Obviously, the apocalyptic scenarios described by Dr. Ehrlich — who, in 1970, declared to CBS News: “Sometime in the next 15 years, the end will come — and by ‘the end’ I mean an utter breakdown of the capacity of the planet to support humanity.”  — haven’t come to pass.  The reasons for his predictions being so far off are complex, but the single most important appears to have been the success of the “Green Revolution” in agriculture, a set of technological innovations, that, implemented on a global scale beginning in the 1960s, vastly increased agricultural production around the world.  Unfortunately, the indisputable reality of the “population bomb” turning out to be a dud seems to have encouraged some people to use Ehrlich’s failure to accurately predict the future as a reason to denigrate all forecasts made by scientists, especially in the area of climate change, as bogus.  This ignores a couple of important points: one, that Ehrlich and co. appear to have had their naysayers from the start, in contrast to the near-universal consensus among climate scientists concerning global warming; another, that overpopulation and climate change, while related to each other as environmental issues, are, like, y’know, different things.  Not to mention the fact that plenty of scientists still do consider overpopulation to be one of the most pressing problems facing humanity (per this 2017 “warning” statement).

But this subject is admittedly a large and complex one (whatever Thanos might think), a full exploration and discussion of which is somewhat beyond the remit of our little ol’ comics blog.  Besides which, we still have the final panels of “Death Be My Destiny” left to cover…

The previous issue of Green Lantern, #80, had ended with out heroes saying goodbye to the Old-Timer as well — this time, however, the farewell seemed to take, at least for the next eleven years.  When the former immortal next turned up, it would be in Brave and the Bold #174 (May, 1981), when Green Lantern returned to Maltus (with Batman in tow, this time).  There, courtesy of writer Gerry Conway and artist Jim Aparo, GL found that though the planet’s overpopulation problem remained serious, the Old-Timer was still keeping the faith, and doing what he could to make things better.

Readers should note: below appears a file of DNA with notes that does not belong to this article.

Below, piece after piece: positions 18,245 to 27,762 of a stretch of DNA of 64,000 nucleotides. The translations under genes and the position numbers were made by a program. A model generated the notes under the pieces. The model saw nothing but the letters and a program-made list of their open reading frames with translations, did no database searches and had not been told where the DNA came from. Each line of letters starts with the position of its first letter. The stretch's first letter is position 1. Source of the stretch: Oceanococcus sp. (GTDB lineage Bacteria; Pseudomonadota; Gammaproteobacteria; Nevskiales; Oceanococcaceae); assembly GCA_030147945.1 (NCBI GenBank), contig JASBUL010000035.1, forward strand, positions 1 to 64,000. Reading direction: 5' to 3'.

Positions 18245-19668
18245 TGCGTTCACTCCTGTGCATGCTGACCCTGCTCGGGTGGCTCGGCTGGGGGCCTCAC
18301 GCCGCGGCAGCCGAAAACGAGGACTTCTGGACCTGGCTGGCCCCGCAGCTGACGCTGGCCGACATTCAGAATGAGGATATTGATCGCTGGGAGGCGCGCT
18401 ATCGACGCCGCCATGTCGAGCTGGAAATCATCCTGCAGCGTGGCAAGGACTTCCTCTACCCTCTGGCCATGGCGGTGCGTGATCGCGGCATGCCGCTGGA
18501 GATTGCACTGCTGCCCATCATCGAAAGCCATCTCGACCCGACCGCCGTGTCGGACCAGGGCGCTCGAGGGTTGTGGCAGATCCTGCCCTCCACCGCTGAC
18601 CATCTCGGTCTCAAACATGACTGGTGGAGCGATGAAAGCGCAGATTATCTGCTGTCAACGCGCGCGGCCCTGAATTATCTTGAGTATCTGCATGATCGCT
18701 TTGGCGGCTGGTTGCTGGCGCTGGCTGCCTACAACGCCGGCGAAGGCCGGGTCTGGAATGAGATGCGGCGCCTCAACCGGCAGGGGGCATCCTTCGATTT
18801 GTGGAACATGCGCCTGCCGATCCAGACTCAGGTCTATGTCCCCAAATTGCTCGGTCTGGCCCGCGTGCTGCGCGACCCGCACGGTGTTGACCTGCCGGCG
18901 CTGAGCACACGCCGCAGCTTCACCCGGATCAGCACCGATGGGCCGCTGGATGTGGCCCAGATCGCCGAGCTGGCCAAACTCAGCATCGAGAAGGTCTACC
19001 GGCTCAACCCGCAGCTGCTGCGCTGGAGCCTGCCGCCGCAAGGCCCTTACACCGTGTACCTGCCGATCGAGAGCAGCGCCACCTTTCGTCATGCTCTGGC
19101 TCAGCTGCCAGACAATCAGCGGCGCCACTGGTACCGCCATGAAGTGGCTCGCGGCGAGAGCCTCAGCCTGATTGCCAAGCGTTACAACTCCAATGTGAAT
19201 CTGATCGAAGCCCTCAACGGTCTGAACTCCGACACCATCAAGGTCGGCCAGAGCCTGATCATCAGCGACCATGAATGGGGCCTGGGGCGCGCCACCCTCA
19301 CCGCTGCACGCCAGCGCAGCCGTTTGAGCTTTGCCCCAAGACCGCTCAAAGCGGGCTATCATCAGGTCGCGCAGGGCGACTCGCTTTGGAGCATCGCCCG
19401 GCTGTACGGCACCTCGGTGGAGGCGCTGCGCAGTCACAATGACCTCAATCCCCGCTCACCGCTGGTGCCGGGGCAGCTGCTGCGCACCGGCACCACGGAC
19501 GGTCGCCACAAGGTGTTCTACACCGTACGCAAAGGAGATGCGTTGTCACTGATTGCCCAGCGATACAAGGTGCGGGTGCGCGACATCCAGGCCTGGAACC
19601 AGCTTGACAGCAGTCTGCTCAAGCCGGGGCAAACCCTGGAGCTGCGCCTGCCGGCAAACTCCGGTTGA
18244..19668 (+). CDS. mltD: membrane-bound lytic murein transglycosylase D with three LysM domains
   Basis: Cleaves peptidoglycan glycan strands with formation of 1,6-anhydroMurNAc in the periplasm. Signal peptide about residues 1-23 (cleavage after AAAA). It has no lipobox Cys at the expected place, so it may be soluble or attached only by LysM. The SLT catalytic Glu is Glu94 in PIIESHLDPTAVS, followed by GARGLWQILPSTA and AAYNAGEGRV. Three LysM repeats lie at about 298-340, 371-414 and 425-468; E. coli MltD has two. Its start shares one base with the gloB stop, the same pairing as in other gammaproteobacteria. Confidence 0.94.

Another five years passed prior to the O-T’s return during writer Steve Englehart’s run on Green Lantern; by that time, the Crisis on Infinite Earths had occurred, and the Guardians decided to take their leave of the Universe for awhile, leaving behind the Old-Timer — who finally got a real name, Appa Ali Apsa, courtesy of Englehart — to serve as a mentor to the Green Lantern Corps.  Unfortunately, some later creators decided to have Appa go crazy evil, and he was ultimately put down by the Guardians (yes, they came back), in Green Lantern (1990 series) #8 (Jan., 1991).  But, as I mentioned in my GL #80 post, I’d just as soon forget that ever happened.  And since the last issue of Doomsday Clock recently revealed that Earth-One remains out there in the Multiverse somewhere, somehow, I can do just that, and imagine instead that the Old-Timer is still living his last years out peacefully on Maltus, if I’ve a mind to.*

In contrast to the Old-Timer, Mother Juna never made another appearance after GL #81 — at least, not until a few short months ago, when Grant Morrison and Liam Sharp featured her in The Green Lantern – Season Two #1 (Apr., 2020). Here we find the scientist still creating synthetic life — apparently at the behest of the Guardians themselves.  “We run sink conditions here,” she explains, “utopian collectives, totalitarian nightmares. Runaway overpopulation and anti-natalist initiatives.  Successive artificial generations are born on Maltus so the Guardians can study how societies prosper — and dwindle.”  Of course, this story takes place within within DC’s current post-Rebirth continuity, so (just as with the current iteration of Appa Ali Apsa), it’s not entirely clear whether the fifty-year-old events of GL #81 are to be considered part of this Mother Juna’s (and this Green Lantern’s) history. Given Grant Morrison’s penchant for taking an “everything happened” approach to DC Universe continuity, however, it seems likely that they are.  If that’s so, then the clear implication is that virtually everything that happened in O’Neil and Adams’ story should now be understood as having been a sort of lab experiment run by the Guardians — a fascinating, if rather unsettling, idea.

And with that observation, we conclude our look back at — oh, wait, there are still two panels left, aren’t there?

“Thus, the journey is done!” O’Neil’s closing captions frame this final scene as the conclusion of not just issue #81’s tale, or even the two-part “fate of the Old-Timer” storyline begun in issue #80, but the entire six-issue sequence that he and Adams began in their first issue as a team, #76.  That wouldn’t be an unusual approach in the current era, in which story arcs of six or so issues are routinely collected into trade editions; but it’s rather odd to see in a 1970 comic book — unless, of course, the writer knew, or at least believed, that this was going to be the last issue of the stories.  It’s pure speculation on my part, but I can’t help but wonder if O’Neil had been informed that his and Adams’ new, “relevant” direction for Green Lantern would be given six issues to see if the book’s sales improved, and then a decision would be made regarding the title’s future.  If that’s true, then it would lend a certain irony to Adams’ later assertions that issue #81 was almost his last issue, since it actually might almost have been everyone’s last issue.